They have no money. They are in a foreign land whose language they do not speak, and they rely on a Greek woman who has brought them to a town on the Aegean Sea island of Lesvos.
It is the first Afghan Olympic team since the 1996 Atlanta Games, and the first to include women. The athletes are doing everything possible on a meagre budget to perform respectably at the August games.
"The winning and losing is not important for me," said Friba Razayee, 18, who will compete in judo. "The world is preparing four years for the Olympic Games. We are preparing three months ... but we will try our best."
Razayee and 100-metre sprinter Robina Muqimyar, 17, are the two women on the team. They come from a country where the former Taliban government banned schools for girls and required a burqa for all women.
Their team-mates are men: A wrestler, another sprinter and a boxer, who was the only one to qualify for the games. The rest were invited by the International Olympic Committee.
"I do not want to be married. I just want to try to be a good athlete. I want to change the history of Afghanistan. I want the other women to watch me and see me and follow me."
Robin Muqimyar, 17,
Afghanistan last sent athletes to the Olympics just weeks before the Taliban took the capital, Kabul. The IOC suspended Afghanistan in 1999 for a list of grievances, most important of which was the ban on female competitors.
But it is Zoi Livaditou, Afghanistan coordinator of the Greek Rescue Team, who got the team to Greece to train for the Olympics.
Livaditou decided to help after seeing sprinter Masoud Azizi, 18, practicing in worn sandals in Kabul's stadium, which was used for executions during the Taliban's reign.
After negotiations with the Greek state Lesvos, Livaditou's birthplace was chosen for the training. The mayor of Kalloni, George Kyratzis, persuaded the citizens to offer free room and board. The athletes even got free haircuts.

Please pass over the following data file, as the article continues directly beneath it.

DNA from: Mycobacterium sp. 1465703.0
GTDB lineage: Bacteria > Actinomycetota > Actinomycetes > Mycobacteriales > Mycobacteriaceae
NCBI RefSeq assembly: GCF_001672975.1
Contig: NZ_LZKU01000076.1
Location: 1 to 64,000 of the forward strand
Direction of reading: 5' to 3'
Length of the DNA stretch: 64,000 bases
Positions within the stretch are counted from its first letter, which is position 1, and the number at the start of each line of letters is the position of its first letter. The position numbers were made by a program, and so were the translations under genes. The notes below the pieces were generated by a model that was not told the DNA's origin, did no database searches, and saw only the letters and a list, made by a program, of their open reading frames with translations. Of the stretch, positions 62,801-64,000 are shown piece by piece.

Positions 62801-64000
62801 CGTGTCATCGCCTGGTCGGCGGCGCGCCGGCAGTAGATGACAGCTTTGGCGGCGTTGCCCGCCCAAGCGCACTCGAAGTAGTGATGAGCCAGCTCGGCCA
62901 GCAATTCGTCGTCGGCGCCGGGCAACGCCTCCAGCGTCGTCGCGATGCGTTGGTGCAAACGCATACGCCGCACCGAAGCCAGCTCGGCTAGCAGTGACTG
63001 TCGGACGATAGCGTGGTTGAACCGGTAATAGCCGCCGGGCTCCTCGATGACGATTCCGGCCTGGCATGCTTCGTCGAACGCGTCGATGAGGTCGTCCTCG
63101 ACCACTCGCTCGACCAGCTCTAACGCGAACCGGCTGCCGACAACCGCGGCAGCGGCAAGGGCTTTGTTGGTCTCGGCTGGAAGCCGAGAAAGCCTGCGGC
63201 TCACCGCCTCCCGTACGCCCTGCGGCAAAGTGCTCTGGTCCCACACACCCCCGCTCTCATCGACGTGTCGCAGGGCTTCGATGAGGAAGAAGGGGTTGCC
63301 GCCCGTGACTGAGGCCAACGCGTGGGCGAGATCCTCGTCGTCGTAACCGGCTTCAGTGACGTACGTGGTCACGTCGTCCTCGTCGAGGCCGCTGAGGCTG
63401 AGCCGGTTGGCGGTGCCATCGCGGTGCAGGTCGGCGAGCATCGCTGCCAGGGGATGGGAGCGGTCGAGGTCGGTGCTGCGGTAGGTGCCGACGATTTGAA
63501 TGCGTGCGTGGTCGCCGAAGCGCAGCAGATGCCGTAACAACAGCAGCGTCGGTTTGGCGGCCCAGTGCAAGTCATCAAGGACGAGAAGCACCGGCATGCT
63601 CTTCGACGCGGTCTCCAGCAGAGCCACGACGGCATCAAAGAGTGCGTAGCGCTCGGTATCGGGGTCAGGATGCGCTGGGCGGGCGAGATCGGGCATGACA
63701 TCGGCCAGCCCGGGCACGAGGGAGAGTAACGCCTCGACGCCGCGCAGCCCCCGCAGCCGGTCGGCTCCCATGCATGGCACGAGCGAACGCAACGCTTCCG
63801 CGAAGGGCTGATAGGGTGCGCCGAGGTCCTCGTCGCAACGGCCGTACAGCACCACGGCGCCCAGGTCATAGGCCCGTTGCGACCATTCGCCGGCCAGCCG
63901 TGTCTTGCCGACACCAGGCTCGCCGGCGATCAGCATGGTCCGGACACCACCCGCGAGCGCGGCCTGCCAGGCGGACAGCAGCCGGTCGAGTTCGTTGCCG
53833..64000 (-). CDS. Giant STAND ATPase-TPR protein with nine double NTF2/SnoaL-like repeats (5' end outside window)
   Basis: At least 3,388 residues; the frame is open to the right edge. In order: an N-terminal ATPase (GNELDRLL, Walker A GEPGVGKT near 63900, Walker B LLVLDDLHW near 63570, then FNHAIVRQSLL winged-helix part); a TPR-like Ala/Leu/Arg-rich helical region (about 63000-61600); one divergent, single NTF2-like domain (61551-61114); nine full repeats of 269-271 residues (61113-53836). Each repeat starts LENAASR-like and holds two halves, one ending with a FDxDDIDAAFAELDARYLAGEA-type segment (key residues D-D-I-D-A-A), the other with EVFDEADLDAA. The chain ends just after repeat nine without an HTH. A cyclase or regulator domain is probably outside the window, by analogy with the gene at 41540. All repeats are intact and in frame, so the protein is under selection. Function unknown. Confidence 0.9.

On 26 June, they will travel to Thessaloniki to train until the Olympic Village opens in August.
Athens organisers have not given any money to the team, but persuaded Adidas, a sponsor, to give clothes and equipment, Livaditou said.
But the team needs pocket money and she has none left.
"I do not have the ability. My money is finished," said Livaditou, whom Azizi calls his surrogate mother. "They need their vitamins, their supplements."
Kyratzis gave the athletes $480 and coaches $720 as a gift when they first arrived, since they had no money of their own. The team then sent all the money to their large families back home.
"We did not see them just as another team. We saw it as a humanitarian effort," Kyratzis said. "We welcomed the proposal from our hearts."
"We did not see them just as another team. We saw it as a humanitarian effort"
Mayor of Kalloni
The athletes are always accompanied by two undercover police officers. They have tried new things, such as a concert organised by famed Greek composer Mikis Theodorakis.
Before coming to Greece the men were training in Iran from October to April with economic support by the IOC.
"They are very proud and they encourage that we be brave," Razayee said.
Razayee, with a fondness for ice cream since tasting it in Greece, said although she is competing in judo, boxing is her first love.
Sultani Basharmal, a 19-year-old boxer who will compete in the 68-kilogram category, has seen many things on this Greek odyssey.
"Greece is the best country. It has a beautiful view, beach and lovely people. In Afghanistan we haven't a pool like here," Basharmal said after learning to swim in just one day.
With training, sprinter Azizi cut his time in the 100 metres from 11.74 seconds three months ago to 11.16. Running in the Kostas Kenteris stadium in Lesvos - named after Greece's gold medalist in the 200 metres at Sydney - has helped. It is better than running on rocks and dust in Kabul.
"I am very proud to be with the other world champions," Azizi said. During the games "I will introduce myself to them."
But in the end, it is not about the Olympics or about winning. The athletes want to find money to refurbish the stadium in Kabul, to buy sports equipment or maybe a gym.
For the women there is a lot more to accomplish.
"I do not want to be married," Muqimyar said. "I just want to try to be a good athlete. I want to change the history of Afghanistan. I want the other women to watch me and see me and follow me."